Desane Properties Pty Limited v State of New South Wales  NSWSC 553 has broken new ground with a successful challenge to the validity of the compulsory acquisition notice for its land for the Westconnex motorway project.
On 26 July 2016, Desane Properties, the owner of the land and commercial buildings at 68-72 Lilyfield Road, Lilyfield in inner city Sydney, was shocked and aggrieved to receive a letter from the NSW Department of Planning.
The letter notified Desane that it could not proceed with its re-zoning application because the land was required by NSW Roads and Maritime Services (RMS). The letter put to an end the re-zoning application that Desane had been pursuing with the Department for some 200 apartments, retail and commercial space and a 90 place childcare centre on the property.
Various meetings took place and correspondence was exchanged with no result. Desane offered to lease the property to RMS for the duration of the project, but was told it would be demolished and that after the project was completed, it would become open space and green parkland. This designated use would of course minimise the value of the property that RMS must pay.
On 10 March 2017, RMS offered Desane compensation of $21,489,959.00 for the property, which equated to $18.5 million net of GST, stamp duty and legal fees. The offer was completely inadequate because it failed to take into account the valuable development potential if the land were re-zoned.
On 26 May 2017, RMS served a Proposed Acquisition Notice (PAN) upon Desane. By law, it needed to give at least 90 days in which to agree on compensation and terms. In the absence of agreement, RMS would compulsorily acquire the property on 1 September 2017. A compulsory acquisition extinguishes the landowner's title to the property and converts it into a claim for compensation.
In August 2017, Desane decided it was not going to lie down without a fight! It wanted to keep the property and develop it. And so it applied to the Supreme Court of New South Wales for a declaration that the PAN was invalid so as to derail the compulsory acquisition by proving that there was no proper purpose for acquiring the property.
The case was vigorously fought and the legal costs were high. After eight hearing days, a court book that ran to 17 volumes comprising over 6,000 pages, extensive written submissions and oral argument and a site inspection, the decision was reserved.
The three reasons why the Proposed Acquisition Notice was invalid
Desane was victorious when Justice Hammerschlag decided that the PAN was of no statutory effect for these three reasons:
1. The PAN form used did not comply with the statute - It was not in the Approved Form, and contained significant defects. Note: a new PAN form has since been gazetted.
2. It is necessary to state a public purpose on the PAN - This necessity derives from sections 56(1)(a) and (1)(b) of the Land Acquisition (Just Terms Compensation) Act 1991 (NSW) which refer to the public purpose for which the land is to be required as a factor to be considered in determining the value of the land to be acquired. In the Court's opinion, the statement in the PAN that the land was required for a public purpose was inadequate. It needed to be more specific, such as, 'a construction site', 'for infrastructure', 'for cut and cover tunnel construction'.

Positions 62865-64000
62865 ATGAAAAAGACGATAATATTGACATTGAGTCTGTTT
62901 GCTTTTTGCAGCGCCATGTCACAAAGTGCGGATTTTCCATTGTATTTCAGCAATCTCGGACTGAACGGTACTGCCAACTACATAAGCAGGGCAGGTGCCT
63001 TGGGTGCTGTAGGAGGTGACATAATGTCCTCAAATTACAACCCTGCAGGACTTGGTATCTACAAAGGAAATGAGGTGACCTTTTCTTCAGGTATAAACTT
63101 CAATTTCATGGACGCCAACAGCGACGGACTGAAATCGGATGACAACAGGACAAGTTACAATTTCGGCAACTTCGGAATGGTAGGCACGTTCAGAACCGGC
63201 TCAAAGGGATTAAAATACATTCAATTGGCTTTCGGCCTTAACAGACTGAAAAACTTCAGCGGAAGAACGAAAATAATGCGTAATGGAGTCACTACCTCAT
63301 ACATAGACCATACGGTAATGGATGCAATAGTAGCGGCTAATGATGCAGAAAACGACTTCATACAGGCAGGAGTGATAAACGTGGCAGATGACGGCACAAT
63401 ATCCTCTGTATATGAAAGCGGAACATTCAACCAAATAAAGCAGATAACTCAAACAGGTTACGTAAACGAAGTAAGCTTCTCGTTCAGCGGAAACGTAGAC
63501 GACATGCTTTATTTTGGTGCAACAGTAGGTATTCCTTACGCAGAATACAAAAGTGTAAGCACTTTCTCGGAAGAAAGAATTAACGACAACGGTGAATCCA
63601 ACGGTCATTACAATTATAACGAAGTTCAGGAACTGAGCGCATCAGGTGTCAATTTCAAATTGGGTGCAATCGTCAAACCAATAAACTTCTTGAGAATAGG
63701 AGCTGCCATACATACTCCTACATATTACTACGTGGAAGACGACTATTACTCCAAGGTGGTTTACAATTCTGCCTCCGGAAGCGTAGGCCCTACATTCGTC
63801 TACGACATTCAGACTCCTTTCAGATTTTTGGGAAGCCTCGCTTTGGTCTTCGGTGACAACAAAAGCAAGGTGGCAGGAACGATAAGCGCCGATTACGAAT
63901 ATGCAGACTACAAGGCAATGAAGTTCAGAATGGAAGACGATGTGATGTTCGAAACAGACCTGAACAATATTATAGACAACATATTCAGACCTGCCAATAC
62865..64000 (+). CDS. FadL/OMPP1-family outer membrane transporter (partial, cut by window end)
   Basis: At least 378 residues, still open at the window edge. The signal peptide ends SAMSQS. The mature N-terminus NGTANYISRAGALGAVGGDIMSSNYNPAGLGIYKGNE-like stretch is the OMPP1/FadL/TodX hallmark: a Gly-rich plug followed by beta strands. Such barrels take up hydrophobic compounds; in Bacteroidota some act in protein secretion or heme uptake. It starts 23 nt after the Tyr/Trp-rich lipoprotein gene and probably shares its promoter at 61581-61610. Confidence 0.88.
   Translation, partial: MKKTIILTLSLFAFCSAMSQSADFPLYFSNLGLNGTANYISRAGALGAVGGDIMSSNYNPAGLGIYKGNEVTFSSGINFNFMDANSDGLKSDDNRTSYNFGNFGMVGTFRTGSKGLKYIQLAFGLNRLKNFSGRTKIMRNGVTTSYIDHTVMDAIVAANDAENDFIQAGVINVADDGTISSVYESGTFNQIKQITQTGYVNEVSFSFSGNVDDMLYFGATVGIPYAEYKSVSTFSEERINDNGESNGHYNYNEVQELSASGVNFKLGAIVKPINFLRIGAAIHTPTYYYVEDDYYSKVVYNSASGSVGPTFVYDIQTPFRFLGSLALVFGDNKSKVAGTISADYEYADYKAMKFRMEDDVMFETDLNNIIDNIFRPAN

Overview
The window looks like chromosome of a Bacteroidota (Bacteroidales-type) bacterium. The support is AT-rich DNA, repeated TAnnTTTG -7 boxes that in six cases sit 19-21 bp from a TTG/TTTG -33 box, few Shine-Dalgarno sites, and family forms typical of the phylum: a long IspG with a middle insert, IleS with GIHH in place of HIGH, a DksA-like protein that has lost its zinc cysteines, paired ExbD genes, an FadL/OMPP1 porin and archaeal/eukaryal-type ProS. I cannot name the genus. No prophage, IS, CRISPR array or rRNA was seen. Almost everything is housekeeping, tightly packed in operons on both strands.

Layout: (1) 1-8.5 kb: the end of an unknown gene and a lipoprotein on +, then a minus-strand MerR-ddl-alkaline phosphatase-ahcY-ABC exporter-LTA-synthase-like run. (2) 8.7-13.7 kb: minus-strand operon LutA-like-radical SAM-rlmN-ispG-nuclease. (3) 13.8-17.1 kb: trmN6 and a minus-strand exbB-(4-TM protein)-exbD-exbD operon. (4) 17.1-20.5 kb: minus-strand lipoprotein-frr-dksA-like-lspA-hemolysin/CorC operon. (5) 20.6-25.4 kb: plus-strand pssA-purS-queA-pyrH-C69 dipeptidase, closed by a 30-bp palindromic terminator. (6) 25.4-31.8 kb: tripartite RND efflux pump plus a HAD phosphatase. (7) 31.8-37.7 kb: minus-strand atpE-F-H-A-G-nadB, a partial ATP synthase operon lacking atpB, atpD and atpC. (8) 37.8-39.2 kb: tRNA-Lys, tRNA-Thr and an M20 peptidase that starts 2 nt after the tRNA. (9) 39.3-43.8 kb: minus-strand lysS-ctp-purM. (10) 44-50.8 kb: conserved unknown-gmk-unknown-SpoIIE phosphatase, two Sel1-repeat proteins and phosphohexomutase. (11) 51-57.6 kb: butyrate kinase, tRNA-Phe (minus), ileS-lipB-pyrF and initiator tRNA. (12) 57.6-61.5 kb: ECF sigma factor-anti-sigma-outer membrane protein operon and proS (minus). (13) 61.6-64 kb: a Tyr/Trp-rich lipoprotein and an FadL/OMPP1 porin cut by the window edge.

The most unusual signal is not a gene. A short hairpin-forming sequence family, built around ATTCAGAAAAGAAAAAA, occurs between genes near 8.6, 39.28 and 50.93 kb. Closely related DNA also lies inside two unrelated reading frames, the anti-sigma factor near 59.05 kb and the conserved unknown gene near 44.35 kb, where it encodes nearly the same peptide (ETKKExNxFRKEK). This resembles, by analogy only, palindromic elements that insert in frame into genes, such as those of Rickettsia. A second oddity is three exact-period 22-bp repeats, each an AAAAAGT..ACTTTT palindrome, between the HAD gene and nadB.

3. The Court reviewed the various statements made by the RMS and found that the PAN was invalid because it had been given for an improper purpose, namely to acquire the land for open space and parkland. This was an improper purpose because the RMS could resume land under section 177(2)(b) of the Roads Act 1993 (NSW) only for the purpose of opening, widening or constructing a road or road work.
The rule of law applies to the RMS
It is a basic tenet of constitutional law that the Executive Branch of Government act in accordance with the law. The courts are the custodians of the rule of law.
The following observations by Justice Hammerschlag are pertinent:
Compulsory acquisition of private property is no light matter. Complying with requirements ... is not too much to ask of an authority of State given power to interfere with such rights.
Any public inconvenience which might result from holding invalid a non-compliant PAN does not outweigh the public interest in protecting vested property rights from unlawful interference.
The Court applied the rule of law to the RMS, in two ways:
The Government authority - the RMS had not finalised the design, structure, route and location of the Rozelle Interchange which it said was the purpose for the resumption. The Court observed that the only fixed purpose stated was to provide 10 hectares of open space and green parkland, which was a somewhat amorphous purpose. This fell short of the legal requirements for a road resumption.
The Court noted that none of the senior executives in the RMS who had decided the resumption was necessary were called as witnesses by the RMS. This was deliberate. It deprived Desane of the opportunity to cross examine them in the witness box about what they would do with the property if it was surplus to requirements when the project was completed: Would they re-sell the property for redevelopment at a premium, to defray the cost of the project? The Court concluded that shielding the senior executives from being called as witnesses was consistent with an improper purpose.